sadly the lube thing (rockdusts, monies, porns) distracts from light(er) direct(er) diets. Folks like Moray had wizard ways to claim the all permeating black(hole emitted ... woman is a black ho ... oooly) light could be caught in the right frequency arrays (some certain swedish rock ... crunchahunch your meteoric best on that Nordish). Now the Meyer Stanley is dead and not even a thousand hits on some such phrase. I am tired of that google sieve ... zo lek als een mandje. Politics ouigee (fuck the spelling) boarding with jetfuel fired pulltractors (tremendous force for ever deader lock and deeper dig. Arm the Nietzsche type folk with rock polishers and help the chinese purify industrial waters so it aint all in vain too.

read mother s hip landing (blsp blosp blospo bloeisproei) .. 13th of june was an especially fluid restatement of the endlessly repeated hangondownz drewdoo

piet

P.M.Lawrence said...

"Rightwingers will come up with the most absurd justifications for slavery and apartheid – the British have never reckoned with the crimes of Queen Victoria’s reign, although the terror famines in India are surely the template for Stalin’s policies in the 1930s, just as the concentration camps in the Soviet Union started out in imitation of the French and British penal systems - if one wants to find the roots of mass murder in the Soviet Union, it is pretty easy to find them in the imperialist and penal systems developed by the Europeans and the Americans in the 19th century".

Have you so soon forgotten the precept "never ascribe to conspiracy that which can be adequately explained by incompetence"? (I have heard this ascribed to Napoleon.) For instance, "the best denunciation of the British policy of letting Irish die in the potato famine was written by John Mitchel" is in error in one crucial respect: it was not deliberate policy but the outworking of a misguided policy, according to most current analysis (and the same applied in India too, clear up until the Bengal Famine towards the end of the British Raj). These things were worse than a crime, they were a mistake - and such also would be treating them as crime.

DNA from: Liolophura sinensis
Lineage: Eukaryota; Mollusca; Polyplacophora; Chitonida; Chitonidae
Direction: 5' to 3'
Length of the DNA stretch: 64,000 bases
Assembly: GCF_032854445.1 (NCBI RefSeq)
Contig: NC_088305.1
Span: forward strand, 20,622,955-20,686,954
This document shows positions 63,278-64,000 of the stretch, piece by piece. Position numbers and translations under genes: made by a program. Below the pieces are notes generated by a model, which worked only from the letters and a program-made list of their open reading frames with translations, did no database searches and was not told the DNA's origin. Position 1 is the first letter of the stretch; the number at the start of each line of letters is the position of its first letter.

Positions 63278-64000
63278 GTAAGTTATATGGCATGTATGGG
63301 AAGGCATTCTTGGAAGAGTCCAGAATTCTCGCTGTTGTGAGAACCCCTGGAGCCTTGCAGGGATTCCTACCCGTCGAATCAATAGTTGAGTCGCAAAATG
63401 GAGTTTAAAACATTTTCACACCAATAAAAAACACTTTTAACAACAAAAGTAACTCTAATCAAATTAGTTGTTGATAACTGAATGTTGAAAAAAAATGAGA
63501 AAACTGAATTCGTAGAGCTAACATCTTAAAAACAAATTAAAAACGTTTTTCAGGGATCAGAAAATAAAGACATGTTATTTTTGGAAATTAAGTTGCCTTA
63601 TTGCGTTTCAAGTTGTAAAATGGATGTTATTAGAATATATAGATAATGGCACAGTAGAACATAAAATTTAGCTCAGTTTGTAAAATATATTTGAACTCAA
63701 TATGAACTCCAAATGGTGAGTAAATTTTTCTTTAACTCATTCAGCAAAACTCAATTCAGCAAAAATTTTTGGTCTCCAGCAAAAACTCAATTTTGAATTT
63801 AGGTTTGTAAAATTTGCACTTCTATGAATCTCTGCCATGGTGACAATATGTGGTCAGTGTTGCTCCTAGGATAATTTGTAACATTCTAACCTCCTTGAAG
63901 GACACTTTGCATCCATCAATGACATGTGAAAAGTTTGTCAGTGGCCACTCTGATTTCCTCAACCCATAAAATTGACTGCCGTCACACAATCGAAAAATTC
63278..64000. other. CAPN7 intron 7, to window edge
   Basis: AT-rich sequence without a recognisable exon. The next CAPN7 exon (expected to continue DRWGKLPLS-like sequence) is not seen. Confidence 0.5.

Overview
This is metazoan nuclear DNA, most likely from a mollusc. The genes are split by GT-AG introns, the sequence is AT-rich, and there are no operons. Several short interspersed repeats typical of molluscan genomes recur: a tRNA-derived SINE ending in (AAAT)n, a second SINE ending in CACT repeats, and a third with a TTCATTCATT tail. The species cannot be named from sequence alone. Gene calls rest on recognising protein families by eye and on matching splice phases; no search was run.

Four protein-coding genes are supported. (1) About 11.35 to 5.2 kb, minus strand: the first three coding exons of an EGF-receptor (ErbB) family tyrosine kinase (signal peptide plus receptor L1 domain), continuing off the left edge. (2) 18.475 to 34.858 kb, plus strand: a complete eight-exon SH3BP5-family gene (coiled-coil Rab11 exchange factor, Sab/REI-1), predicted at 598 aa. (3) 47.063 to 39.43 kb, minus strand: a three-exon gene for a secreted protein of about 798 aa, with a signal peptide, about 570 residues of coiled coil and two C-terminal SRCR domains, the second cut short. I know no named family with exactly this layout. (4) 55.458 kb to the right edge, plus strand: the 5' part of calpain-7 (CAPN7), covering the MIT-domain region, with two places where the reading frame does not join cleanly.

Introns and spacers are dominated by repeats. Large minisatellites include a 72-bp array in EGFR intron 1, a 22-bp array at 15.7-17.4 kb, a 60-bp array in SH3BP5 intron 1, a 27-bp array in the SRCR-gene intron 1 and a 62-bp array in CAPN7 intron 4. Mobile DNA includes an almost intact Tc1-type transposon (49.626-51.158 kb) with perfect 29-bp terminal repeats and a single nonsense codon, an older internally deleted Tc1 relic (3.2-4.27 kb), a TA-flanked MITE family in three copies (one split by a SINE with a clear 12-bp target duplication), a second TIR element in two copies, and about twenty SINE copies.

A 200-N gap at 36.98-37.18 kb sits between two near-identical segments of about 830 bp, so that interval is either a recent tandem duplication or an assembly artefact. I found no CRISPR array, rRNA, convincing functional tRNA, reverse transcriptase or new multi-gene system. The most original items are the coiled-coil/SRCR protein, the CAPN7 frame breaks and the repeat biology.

roger said...

Nobody ascribes to Stalin the idea of deliberately starting a famine - the terror is all in the treatment of it. When the British refused to intervene to save Irish lives due to the fact that it would contravene a laissez faire ideology, how, tell me, does that differ from Stalin's treatment of Ukrainian peasants? As for India, the set up of famine "relief" under Lytton, for instance, was deliberately punitive, down to the criminally small amount of food given to refugees in the relief and the rule that the refugees had to go not to camps near them, but to trek to those at some distance. Mike Davis's account of the famine and the response to it in 1876-1877, quoting from contemporary sources, makes quite clear that the kind of official response to famine which, when enacted by Stalin's officials in the Ukraine, has been dubbed terroristic, was the norm in India. However, the terror model has an intention. One could perhaps say that surely the British had no intention in so treating the victims of famine? Here the record is a lot clearer. The British officials expressed themselves about the famines as forms of Malthusian relief. In Ireland, the famine not only cleared the land of an excess and useless population, but the thinning of the Irish just happened to coincide with the breaking of Irish resistance to English rule. Similarly, in India, the British had long been eager to transform the countryside economically, monetizing relations between the farmers and their landlords, destroying the older system of exchanges and freeing up foodstuffs as a commodity. And that is how they used the famine.

So you tell me: how can this possibly be any different from Stalin's famine policies? the same ingrediants - punishing the victims, the use of famine to undermine political resistance, and seeing in famine a means of reaching an ideological end - they all come together, here.

Plus, of course, the unwillingness to deal with the subject. Pick up a book written by a British historian about Raj India and see how much is devoted to the issue of famine. You will notice that usually, it is a page or two. Now, if the British were writing about a famine that had struck England and had carried off a million or more Englishmen, I would just guess that maybe, just maybe, there would be more written about it.

piet said...

present for northy:
david calder hardy commenting at universetoday

Don Cox said...

"the British policy of letting Irish die in the potato famine" ____ It wasn't policy. It was a mixture of incompetence and incomprehension. If you read the comments of, for instance, Wellington (who certainly knew Ireland well), it is clear that he simply didn't grasp the scale of the disaster. And even if the government had grasped it, what could they have done? There were no strategic food reserves or famine relief organisations in those days. I think the situation was more like the last famine of the Middle Ages than the first of the 20C.

P.M.Lawrence said...

Further to Roger's and Don Cox's comments, a quick look at wikipedia on famine confirms my reading of these things as flowing from a poor grasp of things and limited resources, all paved with good intentions and coupled with a failure to appreciate that there was more than a short term crisis. In fact, food handouts would have prolonged short term problems by drawing labour away from land, if they had in fact turned out to be merely short term. We do no better these days, with a more humane approach to third world famine relief and none to prevention; we have institutionalised the failure of self sufficiency.